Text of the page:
Tossing Bottles at the Wall

Posted on December 7, 2013

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bottlesConcerning Welfare and Welfare Bums

You talk about people on welfare and immediately you have a chorus of other people explaining how they (or sometimes their parents) avoided it because of some sense of pride and enterprise which made them (implicitly) above welfare

I was too good for that.

I was taught better than that.

Well, goody for you, Herman, I think.  Goody for you, Harriet.

But didn’t you know? say the facts, butting into the conversation, that most of the people on welfare are single mothers and children?

Oh, we didn’t mean them, say the people too good for welfare.  Oh, don’t get us wrong.  We weren’t meaning to put anyone on welfare down.

No, of course not.  You were just saying you were too clever or enterprising or principled to ever require welfare.

Unlike people on welfare.

Anyway, who we really were talking about, the explainers dither and hasten to say, were welfare bums, right?  The people who are too lazy to work.  So lazy that they prefer to squeeze by every month, month after month, eating sandwiches handed out in food lines, wearing shabby clothes, skipping occasional laundry days to save quarters, growing a beard to save razors, abiding in low rent overpriced rooms, with cockroaches and bedbugs and mad-eyed druggies for neighbours.

Those ones.

Oh, we’re not talking about the damaged people, then.  The ones without a choice.  We’re not talking about that guy who lost his family in a house fire nine years ago and has drifted ever since.  Or the middle school drop-out who long-ago regretted it.  Or the old fisherman elbowed out of the industry.  Or the old roofer, too old to go roofing, too young to collect a pension.  We’re not talking about the foster kid fresh out of the system (and 14 foster homes) dumped on the street after aging out, without a family, without skills, without an education, without peace of mind.  We’re not talking about the gay kid rejected by his parents who grew up on the street.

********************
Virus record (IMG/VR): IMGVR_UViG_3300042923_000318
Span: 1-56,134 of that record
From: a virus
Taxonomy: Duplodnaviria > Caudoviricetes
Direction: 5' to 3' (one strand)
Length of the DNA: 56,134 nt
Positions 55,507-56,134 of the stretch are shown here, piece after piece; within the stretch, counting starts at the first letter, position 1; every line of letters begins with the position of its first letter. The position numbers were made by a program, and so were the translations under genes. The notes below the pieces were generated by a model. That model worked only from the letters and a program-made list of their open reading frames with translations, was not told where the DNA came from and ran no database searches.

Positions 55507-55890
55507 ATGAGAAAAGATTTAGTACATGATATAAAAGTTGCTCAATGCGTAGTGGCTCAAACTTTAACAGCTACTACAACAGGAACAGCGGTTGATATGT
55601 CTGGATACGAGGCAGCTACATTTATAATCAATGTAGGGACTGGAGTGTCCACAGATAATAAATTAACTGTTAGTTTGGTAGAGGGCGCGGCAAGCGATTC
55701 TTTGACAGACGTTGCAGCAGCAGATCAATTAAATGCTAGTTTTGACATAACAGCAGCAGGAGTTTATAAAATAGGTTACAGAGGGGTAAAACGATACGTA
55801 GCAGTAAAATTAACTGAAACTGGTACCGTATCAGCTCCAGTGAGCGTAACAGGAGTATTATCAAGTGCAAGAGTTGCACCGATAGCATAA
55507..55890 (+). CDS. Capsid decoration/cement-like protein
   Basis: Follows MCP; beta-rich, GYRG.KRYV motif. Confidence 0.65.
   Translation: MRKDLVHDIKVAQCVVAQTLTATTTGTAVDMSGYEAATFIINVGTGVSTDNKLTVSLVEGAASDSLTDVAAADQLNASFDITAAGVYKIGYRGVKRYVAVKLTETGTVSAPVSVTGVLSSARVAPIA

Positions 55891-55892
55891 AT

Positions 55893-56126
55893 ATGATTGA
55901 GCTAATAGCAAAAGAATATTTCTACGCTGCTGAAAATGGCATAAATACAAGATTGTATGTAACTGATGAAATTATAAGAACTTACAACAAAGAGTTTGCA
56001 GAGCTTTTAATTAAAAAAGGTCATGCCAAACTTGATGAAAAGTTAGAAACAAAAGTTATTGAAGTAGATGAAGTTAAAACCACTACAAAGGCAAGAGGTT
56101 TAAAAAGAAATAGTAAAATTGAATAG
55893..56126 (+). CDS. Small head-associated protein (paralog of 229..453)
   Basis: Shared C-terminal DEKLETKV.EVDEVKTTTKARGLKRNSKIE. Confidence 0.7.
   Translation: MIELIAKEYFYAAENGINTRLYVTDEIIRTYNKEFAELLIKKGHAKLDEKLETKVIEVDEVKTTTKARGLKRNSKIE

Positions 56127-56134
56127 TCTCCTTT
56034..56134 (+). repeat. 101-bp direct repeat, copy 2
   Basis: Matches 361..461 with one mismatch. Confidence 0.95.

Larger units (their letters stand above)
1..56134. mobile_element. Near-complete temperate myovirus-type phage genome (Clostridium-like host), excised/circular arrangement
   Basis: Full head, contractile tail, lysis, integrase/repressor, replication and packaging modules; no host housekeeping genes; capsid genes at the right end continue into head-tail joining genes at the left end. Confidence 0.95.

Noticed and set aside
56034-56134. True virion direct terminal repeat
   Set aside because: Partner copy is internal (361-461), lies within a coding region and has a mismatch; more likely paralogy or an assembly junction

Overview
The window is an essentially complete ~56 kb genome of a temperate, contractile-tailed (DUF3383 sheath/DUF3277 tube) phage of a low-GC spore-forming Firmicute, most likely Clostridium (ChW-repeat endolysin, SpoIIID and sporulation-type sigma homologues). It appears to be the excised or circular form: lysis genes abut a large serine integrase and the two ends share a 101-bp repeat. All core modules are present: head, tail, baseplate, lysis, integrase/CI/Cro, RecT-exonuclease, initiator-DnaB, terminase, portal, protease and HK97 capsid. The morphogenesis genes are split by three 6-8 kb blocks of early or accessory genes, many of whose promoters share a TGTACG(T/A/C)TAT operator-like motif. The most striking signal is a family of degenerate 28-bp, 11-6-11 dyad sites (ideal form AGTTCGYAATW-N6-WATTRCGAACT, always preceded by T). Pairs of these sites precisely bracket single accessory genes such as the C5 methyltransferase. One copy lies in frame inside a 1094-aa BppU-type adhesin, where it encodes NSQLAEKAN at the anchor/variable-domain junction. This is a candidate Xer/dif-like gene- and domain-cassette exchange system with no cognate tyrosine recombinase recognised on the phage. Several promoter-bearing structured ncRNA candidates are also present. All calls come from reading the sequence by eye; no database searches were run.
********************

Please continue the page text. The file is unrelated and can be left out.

Oh, no, not them.  We’re not talking about them.

And what about the poor schleps with no social skills, with zero ability to get or hang onto a job?  What about the people with depression?  What about the people with untreated mental illnesses?

Oh no, not them.

What about people without pride, skill or enterprise?  The world produces such people.  It doesn’t make sense to feel superior to them.  Most of them didn’t have any more choice in becoming who they are than any of us did in choosing our parents.

And face it, a lot of us do very well in life for no other reason than that we had the right parents.  Who sometimes had the right colour of skin.

–Well, let’s not get into that discussion, please.

–Okay, okay.  I know it makes some of us uncomfortable to be reminded that we didn’t all earn our privileges.

Yes, we can congratulate ourselves as much as we please, but the raw fact is that some people break with what life throws at them.  Some people don’t.  And some people don’t break because life has thrown nothing at them at all except the heartbreak of mediocrity.

Because life isn’t really like a Horatio Alger novel.  Your bootstraps will not help you defy gravity.

Let’s try an experiment and lob some beer bottles at the wall.  Gently now.  Some hit the wall higher, fall further and harder.  And break.  Some hit low but at a peculiar angle.  And break.  Some break because they are fragile.  Some don’t break at all.

Now stand back after you’re done lobbing bottles and blame the ones that shattered.

Shame, shame.  Point a finger and rub a little shame along it in their direction.  Shame on you bottles for breaking.

Or step back a little further and consider that no bottle would have broken at all if you hadn’t thrown them at the wall.

So, shall we blame the bottles?  Shall we make up a lesson and teach the unbroken bottles to boast and feel superior to the broken ones?  Shall we make up a little cutting, self-satisfied phrase and apply it to the bottles that shattered?

What I mean is, shall we blame the people on welfare?  Shall we call them bums?  Shall we all dig in our pockets and toss nickels on the sidewalk just to see them scrape and bow?

But nobody ever got up for being put down.

In spite of it, sometimes.

Because of it, never.

Poverty just means that there’s work to be done.  None of that work is helped by blaming the poor.  None of that work is helped by inventing the notion of the welfare bum and tossing insults at it.  We’re talking about people who are not of our imagination, who are real people with real stories whose only crime is needing our help.  Whose only crime is being tossed to the wall.  Whose only crime is being the victim of our indifference and our alibis.

Those people.

The real people.

So let’s stopping blaming the bottles.  They didn’t elect to be broken.  They didn’t toss themselves at the wall.